The Transportation and Parking Advisory Committee voted on recommendations last week that identified new strategies to raise revenue starting in the 2002-03 fiscal year.
Revenue recommendations from the Feb. 13 meeting included charging for night parking on campus and increasing the cost of daytime parking permits.
The vice chancellors had planned to discuss these recommendations, but the vote was invalidated after TPAC Chairman Bob Knight said he had misrepresented the chancellor's involvement in the recommendations.
Knight and Carolyn Elfland, associate vice chancellor for campus services, delivered Tuesday's presentation to the vice chancellors. Elfland said it included a slide show and a discussion of ways to raise the $2 million they need to cover additional costs, including the construction of parking decks. "Basically they were just given a short version of the presentation made at the three campus forums," Elfland said, referring to forums TPAC held Feb. 5 to get feedback from the University community on ways to raise revenue for the DPS.
Elfland said TPAC will try to come to a final recommendation at today's meeting. She said she thinks the committee agrees the hours for visitor parking should be extended and academic departments should pay a higher transit fee. But she said there might be some disagreement about the suggestion to charge for night parking permits -- a proposal so contentious that it could delay the recommendation by a week.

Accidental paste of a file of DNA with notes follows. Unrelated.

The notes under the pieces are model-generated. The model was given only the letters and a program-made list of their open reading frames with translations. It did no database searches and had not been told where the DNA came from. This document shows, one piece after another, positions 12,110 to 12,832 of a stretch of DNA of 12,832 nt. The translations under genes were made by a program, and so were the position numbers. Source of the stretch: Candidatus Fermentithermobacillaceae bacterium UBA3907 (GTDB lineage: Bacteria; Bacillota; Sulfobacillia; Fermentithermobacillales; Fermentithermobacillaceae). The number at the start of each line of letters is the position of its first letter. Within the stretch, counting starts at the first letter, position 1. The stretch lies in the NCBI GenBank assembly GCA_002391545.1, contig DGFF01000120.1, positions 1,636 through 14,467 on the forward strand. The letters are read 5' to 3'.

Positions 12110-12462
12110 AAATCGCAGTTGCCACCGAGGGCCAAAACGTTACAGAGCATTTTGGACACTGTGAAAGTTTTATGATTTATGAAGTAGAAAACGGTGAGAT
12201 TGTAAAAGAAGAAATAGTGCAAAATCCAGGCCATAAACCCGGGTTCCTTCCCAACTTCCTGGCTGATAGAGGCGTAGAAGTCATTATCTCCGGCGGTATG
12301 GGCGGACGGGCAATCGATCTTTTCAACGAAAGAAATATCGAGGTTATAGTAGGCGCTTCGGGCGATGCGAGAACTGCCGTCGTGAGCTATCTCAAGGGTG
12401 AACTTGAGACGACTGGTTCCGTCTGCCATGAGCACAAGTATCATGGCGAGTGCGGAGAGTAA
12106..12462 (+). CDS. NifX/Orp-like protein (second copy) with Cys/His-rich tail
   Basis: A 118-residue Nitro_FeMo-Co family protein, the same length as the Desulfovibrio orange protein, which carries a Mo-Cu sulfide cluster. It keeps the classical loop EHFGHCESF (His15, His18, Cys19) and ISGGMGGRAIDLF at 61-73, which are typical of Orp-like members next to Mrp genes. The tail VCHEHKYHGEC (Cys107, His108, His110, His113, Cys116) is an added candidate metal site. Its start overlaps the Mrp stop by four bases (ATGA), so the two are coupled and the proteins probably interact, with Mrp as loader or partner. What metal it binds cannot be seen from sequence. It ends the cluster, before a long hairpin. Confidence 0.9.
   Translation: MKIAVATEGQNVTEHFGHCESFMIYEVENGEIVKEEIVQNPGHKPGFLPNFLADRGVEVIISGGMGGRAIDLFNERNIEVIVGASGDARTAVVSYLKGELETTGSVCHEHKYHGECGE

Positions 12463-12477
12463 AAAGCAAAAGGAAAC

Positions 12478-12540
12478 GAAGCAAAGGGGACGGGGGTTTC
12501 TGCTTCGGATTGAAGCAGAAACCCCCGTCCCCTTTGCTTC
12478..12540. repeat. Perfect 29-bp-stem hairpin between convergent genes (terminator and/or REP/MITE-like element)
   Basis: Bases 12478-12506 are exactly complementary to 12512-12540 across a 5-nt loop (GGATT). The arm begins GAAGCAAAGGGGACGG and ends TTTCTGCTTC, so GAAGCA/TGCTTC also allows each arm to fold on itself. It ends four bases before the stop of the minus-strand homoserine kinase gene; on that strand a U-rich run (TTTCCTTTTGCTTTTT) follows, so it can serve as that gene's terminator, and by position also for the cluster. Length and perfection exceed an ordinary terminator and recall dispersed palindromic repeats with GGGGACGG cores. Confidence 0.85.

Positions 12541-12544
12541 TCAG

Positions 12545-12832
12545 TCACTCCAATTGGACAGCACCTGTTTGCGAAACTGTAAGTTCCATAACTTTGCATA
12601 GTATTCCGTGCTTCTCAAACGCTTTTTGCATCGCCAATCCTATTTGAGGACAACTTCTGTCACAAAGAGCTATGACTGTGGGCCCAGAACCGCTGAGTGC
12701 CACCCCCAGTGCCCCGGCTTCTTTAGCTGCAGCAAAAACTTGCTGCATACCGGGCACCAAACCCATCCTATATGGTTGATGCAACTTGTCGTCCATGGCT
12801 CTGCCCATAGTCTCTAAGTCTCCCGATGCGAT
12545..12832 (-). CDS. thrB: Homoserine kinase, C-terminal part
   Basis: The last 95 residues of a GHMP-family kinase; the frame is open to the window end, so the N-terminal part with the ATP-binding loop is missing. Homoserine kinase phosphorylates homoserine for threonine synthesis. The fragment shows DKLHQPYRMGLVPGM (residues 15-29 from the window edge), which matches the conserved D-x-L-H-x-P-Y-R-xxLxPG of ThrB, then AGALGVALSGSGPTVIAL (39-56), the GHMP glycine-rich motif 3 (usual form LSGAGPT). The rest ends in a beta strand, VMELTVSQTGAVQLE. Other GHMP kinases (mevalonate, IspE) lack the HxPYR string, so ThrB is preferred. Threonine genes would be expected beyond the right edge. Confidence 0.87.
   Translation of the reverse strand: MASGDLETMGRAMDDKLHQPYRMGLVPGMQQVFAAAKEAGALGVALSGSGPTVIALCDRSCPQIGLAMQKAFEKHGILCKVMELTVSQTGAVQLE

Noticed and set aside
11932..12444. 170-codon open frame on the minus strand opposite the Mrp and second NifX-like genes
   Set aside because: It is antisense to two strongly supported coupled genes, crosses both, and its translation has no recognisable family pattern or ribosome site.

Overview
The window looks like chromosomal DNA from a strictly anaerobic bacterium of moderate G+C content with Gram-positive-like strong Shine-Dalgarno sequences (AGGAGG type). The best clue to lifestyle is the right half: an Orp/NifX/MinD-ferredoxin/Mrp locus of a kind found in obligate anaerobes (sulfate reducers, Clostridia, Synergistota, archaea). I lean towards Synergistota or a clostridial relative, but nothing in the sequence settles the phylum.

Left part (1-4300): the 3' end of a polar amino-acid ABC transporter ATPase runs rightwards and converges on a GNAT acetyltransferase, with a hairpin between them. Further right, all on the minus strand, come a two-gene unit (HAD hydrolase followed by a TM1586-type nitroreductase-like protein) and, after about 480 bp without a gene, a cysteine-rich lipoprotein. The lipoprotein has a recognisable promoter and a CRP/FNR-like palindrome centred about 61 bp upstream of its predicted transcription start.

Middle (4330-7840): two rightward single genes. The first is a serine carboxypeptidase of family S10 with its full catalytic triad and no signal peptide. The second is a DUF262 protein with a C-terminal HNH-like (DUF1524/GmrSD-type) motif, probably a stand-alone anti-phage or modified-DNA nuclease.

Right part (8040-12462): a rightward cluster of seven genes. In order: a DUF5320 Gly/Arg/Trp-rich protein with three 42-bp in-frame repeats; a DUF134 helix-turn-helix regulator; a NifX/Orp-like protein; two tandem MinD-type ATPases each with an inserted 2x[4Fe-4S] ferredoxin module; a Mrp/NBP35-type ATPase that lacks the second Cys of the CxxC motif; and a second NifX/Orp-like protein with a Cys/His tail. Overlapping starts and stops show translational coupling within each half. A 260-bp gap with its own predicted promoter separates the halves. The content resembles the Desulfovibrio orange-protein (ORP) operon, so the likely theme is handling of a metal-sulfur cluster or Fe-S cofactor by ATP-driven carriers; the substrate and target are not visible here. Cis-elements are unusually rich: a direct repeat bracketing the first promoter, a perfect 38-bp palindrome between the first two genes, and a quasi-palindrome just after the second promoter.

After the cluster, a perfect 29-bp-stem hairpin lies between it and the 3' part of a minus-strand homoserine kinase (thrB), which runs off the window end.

Despite any disagreement, TPAC absolutely must come to an agreement by next week about how to raise revenue, Elfland said. "The real problem we're coming up on is that parking registration starts in April, and until the recommendations get made, they can't start," she said.
Provost Robert Shelton attended the meeting and said that though TPAC is just an advisory group, its recommendations carry weight. "The chancellor made it clear that he wanted collective wisdom and advice from TPAC," Shelton said.
When the vice chancellors see a final budget proposal, they will not vote on it but instead discuss it and make suggestions to the chancellor, Shelton said.
He said the vice chancellors also want to look at how campus parking will evolve over the next five or six years, not just in the immediate future, and he added that Tuesday's presentation addressed some long-term issues.